In September of 2017, Mrs. Trinidad’s home was destroyed.
When Hurricane Maria hit Puerto Rico, Mrs. Trinidad and her sister took shelter in the back room of the house—the only part of the structure made of concrete.
After the storm, the two women found debris strewn everywhere and the house in ruins.
Yet, in the middle of the fractured rafters and twisted roofing stood a table and on it, Mrs. Trinidad’s sewing machine.
Though she received financial assistance from federal programs, the funds could not cover the cost of all the extensive repairs. Mrs. Trinidad did not know what to do when a neighbor referred her to the local Disciples congregation. Disciple’s leaders soon met with Mrs. Trinidad and began coordinating resources and volunteers to rebuild her home so she could get back to the sewing and community she loves.
In partnership with Week of Compassion, the Iglesia Cristiana (Disciples of Christ) in Puerto Rico is helping her piece her life back together.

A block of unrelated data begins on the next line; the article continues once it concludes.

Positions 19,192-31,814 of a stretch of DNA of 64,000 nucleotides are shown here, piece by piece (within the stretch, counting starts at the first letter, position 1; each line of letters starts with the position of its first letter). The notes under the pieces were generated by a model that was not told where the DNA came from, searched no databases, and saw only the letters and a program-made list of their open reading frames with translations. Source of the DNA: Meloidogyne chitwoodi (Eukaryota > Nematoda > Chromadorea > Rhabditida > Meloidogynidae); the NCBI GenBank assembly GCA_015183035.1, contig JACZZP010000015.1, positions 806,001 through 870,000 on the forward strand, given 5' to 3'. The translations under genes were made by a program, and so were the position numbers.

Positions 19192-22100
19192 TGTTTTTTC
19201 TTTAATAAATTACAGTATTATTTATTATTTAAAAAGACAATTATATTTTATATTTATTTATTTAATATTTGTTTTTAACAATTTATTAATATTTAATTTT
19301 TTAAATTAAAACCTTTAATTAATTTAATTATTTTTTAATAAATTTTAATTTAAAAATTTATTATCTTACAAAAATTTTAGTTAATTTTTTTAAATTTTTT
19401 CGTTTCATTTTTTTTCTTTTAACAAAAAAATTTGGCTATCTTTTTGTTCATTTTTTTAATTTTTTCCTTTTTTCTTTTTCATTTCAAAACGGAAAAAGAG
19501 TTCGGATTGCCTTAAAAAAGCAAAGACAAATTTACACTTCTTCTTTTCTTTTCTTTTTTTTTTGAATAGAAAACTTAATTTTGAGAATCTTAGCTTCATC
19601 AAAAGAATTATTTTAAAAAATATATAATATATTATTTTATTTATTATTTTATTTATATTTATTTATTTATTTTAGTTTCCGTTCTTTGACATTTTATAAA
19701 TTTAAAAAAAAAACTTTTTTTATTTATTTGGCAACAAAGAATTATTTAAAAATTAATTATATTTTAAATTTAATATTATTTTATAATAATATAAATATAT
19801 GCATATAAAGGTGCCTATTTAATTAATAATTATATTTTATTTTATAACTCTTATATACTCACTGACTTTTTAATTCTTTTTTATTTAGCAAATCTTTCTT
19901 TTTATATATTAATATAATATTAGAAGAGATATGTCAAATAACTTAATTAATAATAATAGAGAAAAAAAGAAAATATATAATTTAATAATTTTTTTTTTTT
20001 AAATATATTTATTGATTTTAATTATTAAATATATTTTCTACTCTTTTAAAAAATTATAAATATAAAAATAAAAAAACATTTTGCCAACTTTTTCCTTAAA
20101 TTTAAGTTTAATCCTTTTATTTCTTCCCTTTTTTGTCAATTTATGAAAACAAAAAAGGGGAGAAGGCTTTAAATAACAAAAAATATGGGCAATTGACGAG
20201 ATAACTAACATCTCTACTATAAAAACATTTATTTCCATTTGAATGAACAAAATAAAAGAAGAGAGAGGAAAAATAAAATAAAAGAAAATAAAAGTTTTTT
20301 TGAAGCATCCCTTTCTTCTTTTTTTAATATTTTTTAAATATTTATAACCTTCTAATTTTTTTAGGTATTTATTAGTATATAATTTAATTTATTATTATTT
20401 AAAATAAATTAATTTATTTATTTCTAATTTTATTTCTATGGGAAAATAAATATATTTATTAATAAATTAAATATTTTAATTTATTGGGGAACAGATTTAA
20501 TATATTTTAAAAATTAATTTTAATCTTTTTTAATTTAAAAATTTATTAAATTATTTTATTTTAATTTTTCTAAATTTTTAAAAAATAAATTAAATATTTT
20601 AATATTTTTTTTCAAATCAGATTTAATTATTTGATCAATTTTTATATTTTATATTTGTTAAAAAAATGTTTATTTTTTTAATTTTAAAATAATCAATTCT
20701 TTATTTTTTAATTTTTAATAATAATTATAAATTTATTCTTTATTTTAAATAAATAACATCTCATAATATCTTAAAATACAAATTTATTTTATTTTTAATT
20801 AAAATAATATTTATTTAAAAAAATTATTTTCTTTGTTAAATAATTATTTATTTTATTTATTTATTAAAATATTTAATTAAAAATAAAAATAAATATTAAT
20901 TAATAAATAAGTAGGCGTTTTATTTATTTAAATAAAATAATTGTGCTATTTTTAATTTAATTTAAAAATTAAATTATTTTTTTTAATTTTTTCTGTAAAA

Our gifts to Week of Compassion are strengthening congregations for disaster response, rebuilding homes damaged by the hurricanes, and helping restore communities and lives.
Our gifts do more than we can imagine!
Week of Compassion is the entity of our church denomination that offers us, members of the Christian Church (Disciples of Christ) the chance to respond to a world in need, in a way that is in line with our mission as a church denomination, our mission as an individual church, and our God given call to be present to those in times of need despite any distance between us.
It is that body that enables us to give someone who is thirsty something to drink, someone who is hungry something to eat, someone who is naked something to wear.
When we support Week of Compassion we are embodying the prayer Paul prayed for God’s followers.
We are strengthened by Christ…
We are rooted and grounded in love…
We are filled with the fullness of God…
…because we are helping create a world where truly no one is left out, and no one is left behind.
It is more than we can imagine.
But that’s what God always does…more than we can imagine. Amen.